If future civilizations wanted to study 2020, surely one “historical artifact” they would examine would be the viral supercut of Covid-19 commercials. As most of us have heard repeated ad nauseam, the phrase “these unprecedented times” highlights just how unpredictable the events of 2020 have been.

Among the many unforeseen challenges was the need to provide urgent, widescale access to services via digital channels. Millions faced a dire and immediate need for government assistance and the ability to quickly open new bank accounts or to find new employment virtually. At the same time, companies and municipalities were often delayed in providing for those needs due to a lack of quick onboarding solutions.

As we look back on the year, we must prepare for the next unprecedented moment in history,

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Veego Software is a Finalist Two Times Over for AI Technology

Israel-based startup perfects the internet experience.

Veego Software is a Finalist Two Times Over for AI Technology

New York, NY, October 08, 2020 –(PR.com)– Veego Software, an Israel-based startup that perfects the internet experience in the connected home through the application of AI and other innovative technologies, today announced that it has been named by Computing as an award finalist for 2020 in not one but two categories: Best AI Startup and Best Emerging Technology in AI.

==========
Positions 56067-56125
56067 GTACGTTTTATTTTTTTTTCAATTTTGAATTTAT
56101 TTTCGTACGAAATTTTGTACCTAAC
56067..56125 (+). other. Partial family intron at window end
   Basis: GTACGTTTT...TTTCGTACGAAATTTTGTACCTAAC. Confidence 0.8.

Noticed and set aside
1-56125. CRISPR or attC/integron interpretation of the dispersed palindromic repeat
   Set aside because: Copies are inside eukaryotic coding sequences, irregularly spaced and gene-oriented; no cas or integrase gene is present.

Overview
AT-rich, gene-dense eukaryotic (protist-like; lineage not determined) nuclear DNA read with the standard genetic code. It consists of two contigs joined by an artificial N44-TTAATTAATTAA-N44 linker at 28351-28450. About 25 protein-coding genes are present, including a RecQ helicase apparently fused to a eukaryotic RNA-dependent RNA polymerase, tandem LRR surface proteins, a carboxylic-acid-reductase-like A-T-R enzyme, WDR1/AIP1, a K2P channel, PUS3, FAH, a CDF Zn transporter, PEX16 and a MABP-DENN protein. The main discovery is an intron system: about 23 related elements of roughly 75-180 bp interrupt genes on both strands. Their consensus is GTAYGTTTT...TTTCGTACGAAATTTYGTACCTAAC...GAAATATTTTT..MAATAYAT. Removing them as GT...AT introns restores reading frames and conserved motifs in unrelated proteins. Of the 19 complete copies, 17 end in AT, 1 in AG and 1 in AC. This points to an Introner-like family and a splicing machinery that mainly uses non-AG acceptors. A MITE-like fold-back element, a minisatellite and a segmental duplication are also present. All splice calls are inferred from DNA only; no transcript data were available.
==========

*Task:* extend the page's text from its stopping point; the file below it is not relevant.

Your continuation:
The Computing AI & Machine Learning Awards honor the best companies, individuals, and projects in AI. The awards highlight industry innovators and showcase projects and technologies that deserve industry-wide recognition.

Artificial Intelligence as a concept has existed for decades, but only in recent years have businesses begun large-scale adoption. AI technologies are already reshaping the world and changing the way we work, play, and learn. Veego’s AI and ML technologies are revolutionizing Customer Experience (CX) and Customer Support (CS) on behalf of Internet Service

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Building Resilience During Times of Crisis: What to Expect from CDW’s Tech Talk

In this year like no other, businesses around the world have come to look differently at the nature of risk.

The pandemic has required organizations to think in new ways about cybersecurity, for example. Those operating within a traditional perimeter-based security model have been vexed by remote work environments, where the perimeter has been replaced by every employee’s home.

The VPNs that enable employees to securely access corporate networks have been stretched to their limits, creating some painful work-from-home arrangements. And those employees working remotely have been subject to a range of new security risks, from additional phishing attempts to unsecured home Wi-Fi.

If anything has become clear over the past few months, it is that every organization is subject to unforeseen forces that threaten to derail hard work and the best of intentions. The businesses that have fared the best this year are those that were prepared for anything.

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Gravity As Matter Warping Space-Time Now 500 Times Harder To Disprove

KEY POINTS

  • Many experts cast doubts on Einstein’s theory for more than a century
  • A new study proved Einstein’s theory of relativity aligns with present-day quantum physics
  • The conclusion was based on the first photo of a supermassive black hole

Albert Einstein’s theory of relativity becomes 500 times harder to negate as the first image ever taken of supermassive blackholes made a stronger case that gravity, indeed, is a matter warping spacetime. The photo of the black hole’s shadow was consistent with astrophysical findings of the much later time, therefore giving significant weight to Einstein’s idea of general relativity.